1
$\begingroup$
public void m1(int n) {
   sum = 0;
    for (int i = n/2; i <= n; i++) {
        for (int j = 1; j <= n; j = 2 * j) {
            for (int k = 1; k <= n; k = k * 2) {
                 sum++;
            }
        }
    }
}

So, I know that the innermost loop and second loop are $\log(n)$ and the outermost loop is essentially $O(n)$, so that means $O(n\log(n)\log(n))$. But I am lost on what to do next. I am between $O(n^2 \log(n))$ and $O(n \log^2(n))$. Can someone tell me which is right and explain why?

$\endgroup$
3
  • $\begingroup$ So what is n (log n) (log n)? Don’t you trust yourself enough to figure this out? What about using a spreadsheet and evaluating all three expressions for n=1 to 100? $\endgroup$
    – gnasher729
    Feb 7 at 8:36
  • $\begingroup$ Both of them are right. $O(n \log^2 n) \subset O(n^2 \log n)$. Also, $O(f(n))$ denotes a set of functions so it does not make sense to say that a "a loop is $O(n)$". You are probably referring to the number of iterations of the loop. $\endgroup$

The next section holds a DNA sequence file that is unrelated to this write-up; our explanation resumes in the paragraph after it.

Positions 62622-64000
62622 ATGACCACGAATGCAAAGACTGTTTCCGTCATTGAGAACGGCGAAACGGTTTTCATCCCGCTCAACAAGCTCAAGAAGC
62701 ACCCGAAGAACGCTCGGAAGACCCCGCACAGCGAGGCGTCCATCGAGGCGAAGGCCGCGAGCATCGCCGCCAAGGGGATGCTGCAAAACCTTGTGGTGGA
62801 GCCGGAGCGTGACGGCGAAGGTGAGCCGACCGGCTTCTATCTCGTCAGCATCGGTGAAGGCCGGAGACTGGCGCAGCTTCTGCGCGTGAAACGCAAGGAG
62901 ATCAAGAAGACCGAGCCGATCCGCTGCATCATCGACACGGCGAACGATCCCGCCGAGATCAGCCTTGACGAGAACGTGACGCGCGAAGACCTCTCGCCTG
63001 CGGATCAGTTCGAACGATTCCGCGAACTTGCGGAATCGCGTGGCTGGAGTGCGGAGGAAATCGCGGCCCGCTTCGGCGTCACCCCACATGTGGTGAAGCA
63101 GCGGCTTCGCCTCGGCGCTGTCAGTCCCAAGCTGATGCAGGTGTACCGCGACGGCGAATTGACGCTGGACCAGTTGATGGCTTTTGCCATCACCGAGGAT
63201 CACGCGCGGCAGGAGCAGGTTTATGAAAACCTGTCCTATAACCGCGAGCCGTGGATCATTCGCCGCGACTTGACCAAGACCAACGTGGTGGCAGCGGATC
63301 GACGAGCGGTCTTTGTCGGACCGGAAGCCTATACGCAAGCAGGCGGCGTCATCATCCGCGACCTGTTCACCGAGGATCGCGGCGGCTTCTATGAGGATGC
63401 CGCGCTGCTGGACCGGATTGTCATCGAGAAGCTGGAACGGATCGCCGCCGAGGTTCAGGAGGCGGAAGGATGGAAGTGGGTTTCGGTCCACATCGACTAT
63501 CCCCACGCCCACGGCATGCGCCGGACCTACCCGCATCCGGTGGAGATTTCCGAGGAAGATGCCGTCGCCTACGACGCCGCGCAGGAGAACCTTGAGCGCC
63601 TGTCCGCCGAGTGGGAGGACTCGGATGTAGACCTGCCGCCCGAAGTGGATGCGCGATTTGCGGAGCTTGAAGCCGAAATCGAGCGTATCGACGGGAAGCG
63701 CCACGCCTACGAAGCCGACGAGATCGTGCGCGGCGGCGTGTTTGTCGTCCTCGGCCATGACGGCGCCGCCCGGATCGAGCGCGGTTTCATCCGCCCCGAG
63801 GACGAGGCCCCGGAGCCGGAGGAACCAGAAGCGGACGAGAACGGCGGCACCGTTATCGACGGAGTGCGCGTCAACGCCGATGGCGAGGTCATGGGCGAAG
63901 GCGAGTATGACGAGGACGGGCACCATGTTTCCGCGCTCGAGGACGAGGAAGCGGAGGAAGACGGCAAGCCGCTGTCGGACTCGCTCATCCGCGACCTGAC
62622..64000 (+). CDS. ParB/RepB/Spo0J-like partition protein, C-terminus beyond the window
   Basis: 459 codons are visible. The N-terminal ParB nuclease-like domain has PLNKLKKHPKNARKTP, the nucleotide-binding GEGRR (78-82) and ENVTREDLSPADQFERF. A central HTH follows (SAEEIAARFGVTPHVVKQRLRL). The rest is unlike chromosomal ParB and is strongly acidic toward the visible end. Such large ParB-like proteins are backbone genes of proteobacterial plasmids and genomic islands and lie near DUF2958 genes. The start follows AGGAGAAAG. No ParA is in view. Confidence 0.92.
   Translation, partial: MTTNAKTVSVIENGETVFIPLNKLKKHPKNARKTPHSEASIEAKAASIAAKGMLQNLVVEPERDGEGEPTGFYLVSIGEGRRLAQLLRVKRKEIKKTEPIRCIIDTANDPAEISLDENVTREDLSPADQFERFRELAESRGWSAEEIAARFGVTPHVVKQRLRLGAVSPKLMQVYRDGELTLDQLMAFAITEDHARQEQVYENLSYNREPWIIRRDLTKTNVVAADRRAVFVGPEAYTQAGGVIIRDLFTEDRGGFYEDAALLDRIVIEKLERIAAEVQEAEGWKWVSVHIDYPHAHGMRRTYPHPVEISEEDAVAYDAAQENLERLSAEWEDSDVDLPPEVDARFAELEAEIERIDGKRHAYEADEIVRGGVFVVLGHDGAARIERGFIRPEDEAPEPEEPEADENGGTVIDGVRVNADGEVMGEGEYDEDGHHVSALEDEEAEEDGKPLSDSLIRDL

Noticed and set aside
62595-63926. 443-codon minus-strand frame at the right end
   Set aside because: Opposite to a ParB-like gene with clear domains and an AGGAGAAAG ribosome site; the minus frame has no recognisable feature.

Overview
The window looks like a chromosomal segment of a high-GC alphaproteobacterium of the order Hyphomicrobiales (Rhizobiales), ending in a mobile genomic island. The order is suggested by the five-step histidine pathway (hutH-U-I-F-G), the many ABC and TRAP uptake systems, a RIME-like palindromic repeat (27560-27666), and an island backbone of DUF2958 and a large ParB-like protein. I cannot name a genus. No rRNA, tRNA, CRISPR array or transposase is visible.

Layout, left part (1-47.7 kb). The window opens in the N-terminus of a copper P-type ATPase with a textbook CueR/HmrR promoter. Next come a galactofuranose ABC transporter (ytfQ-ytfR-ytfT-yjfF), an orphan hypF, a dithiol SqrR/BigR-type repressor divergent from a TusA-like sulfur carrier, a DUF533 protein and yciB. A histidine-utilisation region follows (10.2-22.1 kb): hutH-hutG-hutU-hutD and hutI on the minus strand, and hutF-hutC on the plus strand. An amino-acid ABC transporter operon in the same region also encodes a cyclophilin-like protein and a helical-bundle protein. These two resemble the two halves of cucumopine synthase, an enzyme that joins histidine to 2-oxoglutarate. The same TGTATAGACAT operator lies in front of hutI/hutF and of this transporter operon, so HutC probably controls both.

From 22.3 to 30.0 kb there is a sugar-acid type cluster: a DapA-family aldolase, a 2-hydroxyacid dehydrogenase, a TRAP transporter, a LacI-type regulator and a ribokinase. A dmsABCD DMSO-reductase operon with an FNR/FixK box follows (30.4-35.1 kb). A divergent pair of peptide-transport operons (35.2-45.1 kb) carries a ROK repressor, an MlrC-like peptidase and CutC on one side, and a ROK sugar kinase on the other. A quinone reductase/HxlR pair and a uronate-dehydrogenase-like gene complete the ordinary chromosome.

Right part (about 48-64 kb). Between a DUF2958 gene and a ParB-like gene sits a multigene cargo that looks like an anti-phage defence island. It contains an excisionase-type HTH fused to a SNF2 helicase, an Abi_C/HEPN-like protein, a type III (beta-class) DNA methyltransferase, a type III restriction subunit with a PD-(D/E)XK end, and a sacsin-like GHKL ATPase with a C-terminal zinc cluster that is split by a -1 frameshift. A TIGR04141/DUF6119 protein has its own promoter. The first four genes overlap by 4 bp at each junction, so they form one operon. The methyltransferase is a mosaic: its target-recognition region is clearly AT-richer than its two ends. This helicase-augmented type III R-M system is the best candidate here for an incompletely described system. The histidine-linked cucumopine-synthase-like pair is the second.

– Steven
    Feb 7 at 10:20
  • 2
    $\begingroup$ The question is whether $n \log(n) \log(n) = n^2 \log(n)$ or $n \log(n) \log(n) = n \log^2(n)$. First, this question is off-topic for a computer science site. Second, you need to do your own homework before asking a math site, have you reviewed your high school math book or asked a friend? $\endgroup$ Feb 7 at 14:21

1 Answer 1

5
$\begingroup$

You are right, the two innermost loops perform $\Theta(\log n)$ iterations each, so we have a total of $\Theta(\log^2 n)$ iterations, which are repeated $\Theta(n)$ times in the outer loop, which implies that we have a total of $\Theta(n\log^2 n)$ iterations.

You just have to multiply the number of iterations of each loop since they are nested and all the iterations are performed without interruptions (we just increase a variable inside the loop). So we can not only give an upper-bound ($O(n\log^2 n)$ ) but also a lower-bound ($\Omega(n\log^2 n)$), which implies a complexity of $\Theta(n\log^2 n)$.

$\endgroup$

Your Answer

By clicking “Post Your Answer”, you agree to our terms of service and acknowledge you have read our privacy policy.

Not the answer you're looking for? Browse other questions tagged or ask your own question.